22 May 2008
This paper seeks to consider the application of GSHPs in the UK context by
considering the future electricity generation mix and changing energy prices. This is against
a backdrop of increased national legislative pressure to implement low carbon technologies
from recent building regulations triggered by the European Performance in Buildings
Directive. From an economic standpoint increasing gas prices versus electricity have made
this technology more competitive against the historically dominant techniques of space
heating and cooling in the UK.
A number of scenarios are used to present both the economic and environmental variation
throughout the assumed lifetime of the GSHP. In economic terms, electricity and gas prices
are projected by considering recent trends whilst the carbon dioxide intensity is reviewed
using current government guidelines and projections.
The case study is used to demonstrate the effect of dynamic carbon dioxide factors and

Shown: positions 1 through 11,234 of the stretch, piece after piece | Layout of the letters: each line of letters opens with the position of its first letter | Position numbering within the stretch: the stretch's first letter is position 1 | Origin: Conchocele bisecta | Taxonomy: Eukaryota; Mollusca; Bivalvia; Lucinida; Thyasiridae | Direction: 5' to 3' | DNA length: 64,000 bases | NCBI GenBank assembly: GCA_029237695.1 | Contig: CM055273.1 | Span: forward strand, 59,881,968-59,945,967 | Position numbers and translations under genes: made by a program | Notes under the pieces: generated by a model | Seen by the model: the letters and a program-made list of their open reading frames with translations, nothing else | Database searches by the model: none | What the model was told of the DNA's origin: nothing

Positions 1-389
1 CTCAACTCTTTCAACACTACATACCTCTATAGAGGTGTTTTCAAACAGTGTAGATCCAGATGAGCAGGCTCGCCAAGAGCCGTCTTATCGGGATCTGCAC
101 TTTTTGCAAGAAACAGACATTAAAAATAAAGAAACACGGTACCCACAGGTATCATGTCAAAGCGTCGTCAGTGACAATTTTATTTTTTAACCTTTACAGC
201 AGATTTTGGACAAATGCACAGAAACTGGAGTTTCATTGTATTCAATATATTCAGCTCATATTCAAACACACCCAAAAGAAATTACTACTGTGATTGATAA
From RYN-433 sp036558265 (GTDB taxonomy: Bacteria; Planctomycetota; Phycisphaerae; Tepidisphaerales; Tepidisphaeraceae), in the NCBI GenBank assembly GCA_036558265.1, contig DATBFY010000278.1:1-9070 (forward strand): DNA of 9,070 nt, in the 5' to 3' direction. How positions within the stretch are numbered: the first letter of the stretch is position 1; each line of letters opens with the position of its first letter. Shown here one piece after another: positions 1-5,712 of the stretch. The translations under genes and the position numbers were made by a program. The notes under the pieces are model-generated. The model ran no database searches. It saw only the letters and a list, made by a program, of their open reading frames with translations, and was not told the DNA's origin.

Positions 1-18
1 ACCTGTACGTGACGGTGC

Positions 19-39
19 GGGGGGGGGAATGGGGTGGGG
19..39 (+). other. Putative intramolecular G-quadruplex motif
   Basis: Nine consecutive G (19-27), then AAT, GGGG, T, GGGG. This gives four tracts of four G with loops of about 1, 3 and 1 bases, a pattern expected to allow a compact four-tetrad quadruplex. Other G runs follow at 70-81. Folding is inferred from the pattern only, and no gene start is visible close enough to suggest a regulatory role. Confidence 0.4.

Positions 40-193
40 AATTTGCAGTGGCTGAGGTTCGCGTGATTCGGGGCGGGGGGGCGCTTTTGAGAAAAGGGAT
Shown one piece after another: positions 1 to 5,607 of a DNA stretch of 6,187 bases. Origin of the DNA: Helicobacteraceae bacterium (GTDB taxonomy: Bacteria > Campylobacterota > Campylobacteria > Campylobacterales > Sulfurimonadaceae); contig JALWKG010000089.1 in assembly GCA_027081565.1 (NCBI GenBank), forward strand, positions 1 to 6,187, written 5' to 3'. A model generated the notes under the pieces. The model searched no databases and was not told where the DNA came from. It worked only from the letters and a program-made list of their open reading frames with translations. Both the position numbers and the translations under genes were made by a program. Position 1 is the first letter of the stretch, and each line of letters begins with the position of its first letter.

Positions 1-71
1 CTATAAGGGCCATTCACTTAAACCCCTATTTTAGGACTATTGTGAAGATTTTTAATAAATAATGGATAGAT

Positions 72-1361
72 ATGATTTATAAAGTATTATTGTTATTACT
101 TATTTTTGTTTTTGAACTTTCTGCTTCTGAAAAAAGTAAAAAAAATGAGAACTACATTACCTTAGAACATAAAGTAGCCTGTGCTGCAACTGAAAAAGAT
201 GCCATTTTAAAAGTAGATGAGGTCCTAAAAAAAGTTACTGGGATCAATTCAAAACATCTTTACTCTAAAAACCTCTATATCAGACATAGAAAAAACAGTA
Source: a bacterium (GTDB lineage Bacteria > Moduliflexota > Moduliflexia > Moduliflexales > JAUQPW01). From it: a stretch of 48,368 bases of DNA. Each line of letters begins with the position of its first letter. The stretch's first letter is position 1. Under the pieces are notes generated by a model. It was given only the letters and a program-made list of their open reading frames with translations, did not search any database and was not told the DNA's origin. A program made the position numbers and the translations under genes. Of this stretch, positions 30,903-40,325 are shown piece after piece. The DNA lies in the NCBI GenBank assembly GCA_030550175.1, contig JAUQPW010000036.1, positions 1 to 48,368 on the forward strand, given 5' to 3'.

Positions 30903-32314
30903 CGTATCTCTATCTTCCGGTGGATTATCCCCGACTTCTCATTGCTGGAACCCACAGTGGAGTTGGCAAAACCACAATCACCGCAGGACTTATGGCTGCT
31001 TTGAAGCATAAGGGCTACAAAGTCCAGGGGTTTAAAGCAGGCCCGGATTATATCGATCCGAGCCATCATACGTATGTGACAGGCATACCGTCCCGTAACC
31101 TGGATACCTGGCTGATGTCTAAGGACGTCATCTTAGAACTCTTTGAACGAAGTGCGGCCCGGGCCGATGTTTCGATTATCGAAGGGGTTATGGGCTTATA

compares the results against static carbon dioxide factors commonly used by building
services engineers. Consideration is further given to changing energy prices to highlight the
effect on the economic payback which is frequently a constraint to the application of GSHPs
in the UK.
In conclusion, it can be argued that although the application of GSHPs in the UK remains
promising a more accurate dynamic model would be useful to consider the range of future
carbon dioxide and operational savings. This would also aid comparison against other low or
zero carbon dioxide approaches. Furthermore, post occupancy evaluation of buildings and
GSHPs in the UK is needed to understand the sensitivity of design decisions on the actual